To address the issue of a truth greatly reduced requires us to be poets that speak against a prose world. The terms of that phrase are readily misunderstood. By prose I refer to a world that is organized in settled formulae, so that even pastoral prayers and love letters sound like memos. By poetry, I do not mean rhyme, rhythm, or meter, but language that moves like Bob Gibson’s fast ball, that jumps at the right moment, that breaks open old worlds with surprise, abrasion, and pace.
Poetic speech is the only proclamation, I submit, that is worthy of the name preaching. Such preaching is not moral instruction or problem solving or doctrinal clarification. It is not good advice, nor is it romantic caressing, nor is it a soothing good humor.
It is, rather, the ready, steady, surprising proposal that the real world in which God invites us to live is not the one made available by the rulers of this age. The preacher has an awesome opportunity to offer an evangelical world: an existence shaped by the news of the gospel.9 This offer requires special care for words, because the baptized community awaits speech in order to be a faithful people. What a way to think about a poetic occasion that moves powerfully to expose the prose reductions around us as false!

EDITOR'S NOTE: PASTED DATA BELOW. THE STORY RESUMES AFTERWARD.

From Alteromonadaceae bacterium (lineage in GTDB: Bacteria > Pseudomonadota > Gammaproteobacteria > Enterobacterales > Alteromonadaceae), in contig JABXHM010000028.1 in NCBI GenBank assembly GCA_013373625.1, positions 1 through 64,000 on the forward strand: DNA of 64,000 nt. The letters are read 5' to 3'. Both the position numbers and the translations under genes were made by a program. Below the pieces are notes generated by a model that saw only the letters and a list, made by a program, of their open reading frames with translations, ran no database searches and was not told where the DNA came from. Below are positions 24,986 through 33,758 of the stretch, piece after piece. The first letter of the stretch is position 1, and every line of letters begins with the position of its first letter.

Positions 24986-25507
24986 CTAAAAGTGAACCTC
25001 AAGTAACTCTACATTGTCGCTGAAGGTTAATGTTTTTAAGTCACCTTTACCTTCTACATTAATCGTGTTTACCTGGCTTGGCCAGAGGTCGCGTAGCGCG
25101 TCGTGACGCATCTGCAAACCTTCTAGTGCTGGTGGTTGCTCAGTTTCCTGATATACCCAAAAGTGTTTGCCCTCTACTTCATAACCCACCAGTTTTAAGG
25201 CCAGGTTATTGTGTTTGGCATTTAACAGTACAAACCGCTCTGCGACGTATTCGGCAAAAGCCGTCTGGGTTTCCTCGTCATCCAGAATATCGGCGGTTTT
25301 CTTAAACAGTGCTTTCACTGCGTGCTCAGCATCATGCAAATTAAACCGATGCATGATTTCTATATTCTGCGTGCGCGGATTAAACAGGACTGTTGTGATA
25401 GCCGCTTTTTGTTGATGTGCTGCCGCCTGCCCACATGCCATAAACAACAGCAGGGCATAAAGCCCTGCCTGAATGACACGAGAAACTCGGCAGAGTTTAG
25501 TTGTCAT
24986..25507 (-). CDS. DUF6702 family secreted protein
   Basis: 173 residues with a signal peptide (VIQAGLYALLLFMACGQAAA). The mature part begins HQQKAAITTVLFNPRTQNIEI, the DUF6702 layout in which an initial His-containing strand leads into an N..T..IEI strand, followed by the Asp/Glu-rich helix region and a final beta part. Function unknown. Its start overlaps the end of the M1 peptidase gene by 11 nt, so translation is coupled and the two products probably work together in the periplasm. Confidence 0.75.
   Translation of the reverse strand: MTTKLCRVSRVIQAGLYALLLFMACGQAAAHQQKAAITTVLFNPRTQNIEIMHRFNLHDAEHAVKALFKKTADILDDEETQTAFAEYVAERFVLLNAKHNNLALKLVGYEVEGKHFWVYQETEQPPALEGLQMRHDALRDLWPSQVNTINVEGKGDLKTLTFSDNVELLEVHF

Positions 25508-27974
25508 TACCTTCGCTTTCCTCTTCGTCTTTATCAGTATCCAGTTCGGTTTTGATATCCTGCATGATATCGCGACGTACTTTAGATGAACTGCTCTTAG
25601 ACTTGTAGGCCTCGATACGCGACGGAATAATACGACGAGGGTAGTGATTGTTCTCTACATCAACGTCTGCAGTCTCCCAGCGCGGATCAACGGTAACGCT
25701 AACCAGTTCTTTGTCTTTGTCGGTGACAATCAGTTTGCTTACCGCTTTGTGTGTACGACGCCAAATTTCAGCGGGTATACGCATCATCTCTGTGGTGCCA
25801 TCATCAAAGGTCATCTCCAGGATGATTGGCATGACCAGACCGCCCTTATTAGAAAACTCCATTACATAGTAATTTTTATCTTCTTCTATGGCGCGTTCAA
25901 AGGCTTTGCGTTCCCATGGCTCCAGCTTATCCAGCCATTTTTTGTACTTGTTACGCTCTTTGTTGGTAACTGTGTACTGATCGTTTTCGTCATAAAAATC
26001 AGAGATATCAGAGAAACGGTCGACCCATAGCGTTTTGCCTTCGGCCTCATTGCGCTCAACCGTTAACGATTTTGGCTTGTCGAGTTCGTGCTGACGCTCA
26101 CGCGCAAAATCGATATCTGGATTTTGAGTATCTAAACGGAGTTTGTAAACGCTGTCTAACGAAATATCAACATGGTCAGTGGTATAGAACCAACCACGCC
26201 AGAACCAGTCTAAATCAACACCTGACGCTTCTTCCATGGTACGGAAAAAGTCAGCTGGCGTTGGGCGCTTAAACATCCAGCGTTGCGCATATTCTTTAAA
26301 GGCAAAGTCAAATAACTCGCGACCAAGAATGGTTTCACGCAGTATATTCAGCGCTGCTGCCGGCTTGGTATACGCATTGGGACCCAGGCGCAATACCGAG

The tensive interface between a reduced world of prose and a poetic speech of vitality requires us to consider the peculiar role of dramatic, poetic communication, the very kind given us in the text of the Bible. Such speech may seem odd and superfluous among us in our technological inclination. The case is made by many voices, however, that such speech that is daring, liberated, and unaccommodating is crucial, if we are to maintain a possibility of genuine humaneness.
Because we live so close to the biblical text, we often fail to note its generative power to summon and evoke new life. Broadly construed, the language of the biblical text is prophetic: it anticipates and summons realities that live beyond the conventions of our day-to-day, take-for-granted world.